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  • First Blood in the Great War? June 12, 2014

    Author: Beach Combing | in : Contemporary
    First Blood in the Great War?

    Lieutenant Albert Mayer of the fifth Baden Mounted Jäger Regiment brought seven German cavalry onto a ridge at Jonchery to the south-east of Belfort close to the French German border. On this ridge the riders ran into representatives of the forty-fourth Infantry Regiment, who had come to intercept them, and fighting broke out. Mayer smashed […]

    Why Did the Axis Fight the US? June 7, 2014

    Author: Beach Combing | in : Contemporary
    Why Did the Axis Fight the US?

    One of the neatest sentences about the Second World War is that the Allies won their victory because of ‘Soviet blood, British time and American resources’. This is an approximation, of course, to truth but a pretty effective one. The Soviets lost perhaps 26 million, enough dead to damn the river of German invasion. The […]

    A Travelling Chair June 3, 2014

    Author: Beach Combing | in : Modern
    A Travelling Chair

    Beach has recently been trying to explain to his daughters the meaning of an heirloom. Interesting how children lack the essential measure of time – Beach’s eldest is 5, and doesn’t really do ‘centuries’. ‘This ring was in our family before Granddad’s granddad was born’ cue blank expression and ‘Let’s watch Tom and Jerry’. Anyway […]

    Love Goddess #10: Lactating German Virtues May 25, 2014

    Author: Beach Combing | in : Medieval, Modern
    Love Goddess #10: Lactating German Virtues

    Another love goddess, though this time from Germany. If you go to Nuremberg and make sure you don’t get distracted by recent traumatic events there (trials, fire storms etc) you will discover a beautiful medievalish city in the heart of Bavaria. On the edge of Lorenzer Platz you will find perhaps the most curious fountain in Western […]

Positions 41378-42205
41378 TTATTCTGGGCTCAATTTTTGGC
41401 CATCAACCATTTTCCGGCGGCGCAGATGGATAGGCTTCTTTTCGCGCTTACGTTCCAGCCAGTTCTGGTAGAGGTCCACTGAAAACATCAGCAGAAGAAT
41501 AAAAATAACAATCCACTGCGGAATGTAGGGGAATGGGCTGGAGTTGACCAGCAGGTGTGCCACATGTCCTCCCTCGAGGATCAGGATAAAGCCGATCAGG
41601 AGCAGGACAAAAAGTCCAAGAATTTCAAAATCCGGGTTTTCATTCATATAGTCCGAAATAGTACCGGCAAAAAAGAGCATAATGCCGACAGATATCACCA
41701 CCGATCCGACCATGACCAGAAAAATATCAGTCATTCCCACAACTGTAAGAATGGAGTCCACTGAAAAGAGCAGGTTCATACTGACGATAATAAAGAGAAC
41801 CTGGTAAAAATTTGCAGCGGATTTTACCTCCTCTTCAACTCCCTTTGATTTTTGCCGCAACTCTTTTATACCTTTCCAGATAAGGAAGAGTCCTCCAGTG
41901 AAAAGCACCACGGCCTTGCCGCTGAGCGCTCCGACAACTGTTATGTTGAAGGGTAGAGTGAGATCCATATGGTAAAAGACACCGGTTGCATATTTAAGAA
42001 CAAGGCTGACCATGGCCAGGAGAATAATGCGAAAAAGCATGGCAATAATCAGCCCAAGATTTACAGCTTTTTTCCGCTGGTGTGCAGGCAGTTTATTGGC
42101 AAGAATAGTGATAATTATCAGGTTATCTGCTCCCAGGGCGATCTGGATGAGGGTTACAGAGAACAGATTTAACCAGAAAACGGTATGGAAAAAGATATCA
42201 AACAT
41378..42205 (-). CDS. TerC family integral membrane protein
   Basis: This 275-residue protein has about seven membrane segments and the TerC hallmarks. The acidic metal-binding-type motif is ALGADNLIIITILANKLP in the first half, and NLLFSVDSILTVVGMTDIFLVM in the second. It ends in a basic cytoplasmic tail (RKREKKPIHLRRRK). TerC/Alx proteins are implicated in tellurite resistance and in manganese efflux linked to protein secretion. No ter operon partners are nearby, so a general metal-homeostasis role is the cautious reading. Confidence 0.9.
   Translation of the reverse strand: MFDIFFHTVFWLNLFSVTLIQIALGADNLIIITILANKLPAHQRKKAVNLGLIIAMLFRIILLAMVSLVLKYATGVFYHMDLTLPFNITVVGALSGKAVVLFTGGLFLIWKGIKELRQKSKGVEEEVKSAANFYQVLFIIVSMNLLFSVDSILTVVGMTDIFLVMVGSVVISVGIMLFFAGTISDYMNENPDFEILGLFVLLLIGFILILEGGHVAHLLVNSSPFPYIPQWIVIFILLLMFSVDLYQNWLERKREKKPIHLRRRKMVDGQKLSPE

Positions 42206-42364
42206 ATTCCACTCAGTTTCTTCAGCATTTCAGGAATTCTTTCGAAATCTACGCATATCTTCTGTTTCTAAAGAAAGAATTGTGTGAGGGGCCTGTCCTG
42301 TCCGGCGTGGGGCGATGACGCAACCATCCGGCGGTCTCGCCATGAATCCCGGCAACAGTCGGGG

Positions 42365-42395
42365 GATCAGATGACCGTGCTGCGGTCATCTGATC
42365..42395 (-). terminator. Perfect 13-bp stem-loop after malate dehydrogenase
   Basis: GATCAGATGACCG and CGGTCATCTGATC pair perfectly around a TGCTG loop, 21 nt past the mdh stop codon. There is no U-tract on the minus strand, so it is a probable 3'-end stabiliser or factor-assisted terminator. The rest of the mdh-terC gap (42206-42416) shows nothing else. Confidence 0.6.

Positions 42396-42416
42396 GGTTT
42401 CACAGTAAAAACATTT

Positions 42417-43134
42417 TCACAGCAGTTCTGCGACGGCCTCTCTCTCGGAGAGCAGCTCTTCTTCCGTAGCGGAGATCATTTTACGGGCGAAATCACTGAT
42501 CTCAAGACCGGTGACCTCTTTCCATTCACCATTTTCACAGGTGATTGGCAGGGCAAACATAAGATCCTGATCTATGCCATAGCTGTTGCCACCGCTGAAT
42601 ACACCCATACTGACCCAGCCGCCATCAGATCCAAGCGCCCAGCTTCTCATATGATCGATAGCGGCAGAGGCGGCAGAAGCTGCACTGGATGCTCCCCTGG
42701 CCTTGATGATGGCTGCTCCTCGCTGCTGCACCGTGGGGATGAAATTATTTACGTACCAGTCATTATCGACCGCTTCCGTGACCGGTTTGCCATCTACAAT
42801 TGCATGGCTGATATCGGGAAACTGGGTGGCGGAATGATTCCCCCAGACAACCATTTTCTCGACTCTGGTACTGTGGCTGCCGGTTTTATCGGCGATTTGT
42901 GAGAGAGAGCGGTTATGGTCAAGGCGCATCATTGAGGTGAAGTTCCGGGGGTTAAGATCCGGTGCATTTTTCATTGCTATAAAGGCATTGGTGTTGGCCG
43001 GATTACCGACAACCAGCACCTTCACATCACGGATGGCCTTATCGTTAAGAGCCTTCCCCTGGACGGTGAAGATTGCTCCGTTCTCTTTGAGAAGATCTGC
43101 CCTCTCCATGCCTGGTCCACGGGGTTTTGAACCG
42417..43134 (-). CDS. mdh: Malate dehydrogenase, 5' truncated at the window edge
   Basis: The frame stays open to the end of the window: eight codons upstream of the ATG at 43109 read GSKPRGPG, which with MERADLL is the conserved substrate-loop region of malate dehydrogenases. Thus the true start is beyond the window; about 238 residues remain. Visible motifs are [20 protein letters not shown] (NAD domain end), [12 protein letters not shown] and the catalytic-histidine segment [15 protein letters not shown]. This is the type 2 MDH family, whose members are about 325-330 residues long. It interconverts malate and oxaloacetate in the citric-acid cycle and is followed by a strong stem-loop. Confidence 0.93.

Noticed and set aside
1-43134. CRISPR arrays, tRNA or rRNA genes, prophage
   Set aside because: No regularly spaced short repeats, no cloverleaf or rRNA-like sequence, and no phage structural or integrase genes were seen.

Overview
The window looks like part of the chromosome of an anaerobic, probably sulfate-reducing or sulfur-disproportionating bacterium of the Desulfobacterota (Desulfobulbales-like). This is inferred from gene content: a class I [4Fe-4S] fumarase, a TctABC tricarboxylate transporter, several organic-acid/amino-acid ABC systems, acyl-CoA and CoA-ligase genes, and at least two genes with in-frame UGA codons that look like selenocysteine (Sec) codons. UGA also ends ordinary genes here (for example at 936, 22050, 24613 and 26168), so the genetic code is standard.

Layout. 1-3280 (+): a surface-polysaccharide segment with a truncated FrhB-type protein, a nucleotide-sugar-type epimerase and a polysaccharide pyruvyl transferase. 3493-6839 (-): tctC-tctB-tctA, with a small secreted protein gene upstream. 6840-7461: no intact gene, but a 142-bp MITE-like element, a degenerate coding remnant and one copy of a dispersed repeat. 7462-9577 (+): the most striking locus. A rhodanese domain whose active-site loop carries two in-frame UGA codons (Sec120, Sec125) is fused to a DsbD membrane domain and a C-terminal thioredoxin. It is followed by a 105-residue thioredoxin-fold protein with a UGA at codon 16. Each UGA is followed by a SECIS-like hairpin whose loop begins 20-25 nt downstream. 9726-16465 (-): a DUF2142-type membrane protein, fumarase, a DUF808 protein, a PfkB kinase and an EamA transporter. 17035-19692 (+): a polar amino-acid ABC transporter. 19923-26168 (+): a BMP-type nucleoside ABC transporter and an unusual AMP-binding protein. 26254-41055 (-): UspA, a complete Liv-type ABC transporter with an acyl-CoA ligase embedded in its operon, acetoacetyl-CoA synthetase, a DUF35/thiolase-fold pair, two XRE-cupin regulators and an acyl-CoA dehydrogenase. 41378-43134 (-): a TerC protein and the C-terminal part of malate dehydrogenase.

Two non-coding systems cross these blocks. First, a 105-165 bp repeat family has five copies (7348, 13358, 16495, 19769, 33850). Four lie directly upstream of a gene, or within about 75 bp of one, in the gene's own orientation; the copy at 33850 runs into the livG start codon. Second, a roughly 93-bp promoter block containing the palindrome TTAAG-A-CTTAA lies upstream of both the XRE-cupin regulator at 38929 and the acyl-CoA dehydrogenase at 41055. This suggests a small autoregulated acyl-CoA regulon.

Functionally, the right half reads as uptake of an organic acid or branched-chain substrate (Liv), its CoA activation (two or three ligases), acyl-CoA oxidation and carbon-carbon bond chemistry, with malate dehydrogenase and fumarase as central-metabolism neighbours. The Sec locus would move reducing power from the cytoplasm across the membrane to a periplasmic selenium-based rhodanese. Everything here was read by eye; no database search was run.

Review: The Ex Kaiser in Exile May 20, 2014

    Author: Beach Combing | in : Contemporary
    Review: The Ex Kaiser in Exile

    In 1918 as Germany began to implode, Wilhelm II, Kaiser and perhaps the individual most responsible for the war, crossed the border into the Netherlands, took up residence there and then abdicated. He would live in the Netherlands (which had of course been neutral for the previous four years) until his death in 1941. In […]

    Caesar and a German Unicorn? May 14, 2014

    Author: Beach Combing | in : Ancient
    Caesar and a German Unicorn?

    Karl Shuker has recently put up a post on an ancient cryptoid: the Hercynian Unicorn. KS, always interesting, quotes the work of a German author Markus Bühler (whose work I’ve not read), suggesting that we are dealing with a ‘freak deer’ across the Rhine. However, before conjuring up abberant creatures to explain curious antique references, […]

    Killing After Surrender in WW2: Parachutes and Submarines May 5, 2014

    Author: Beach Combing | in : Contemporary
    Killing After Surrender in WW2: Parachutes and Submarines

    The laws of war dictate that if someone puts up their hands then they are prisoners and must be treated as such. However, despite the traditions of ages and now the strictures of various conventions mercy is ignored at times even by civilised armies. Two striking examples from the Second World War where the opposition […]

    Neo-Pagan Partisans May 2, 2014

    Author: Beach Combing | in : Contemporary
    Neo-Pagan Partisans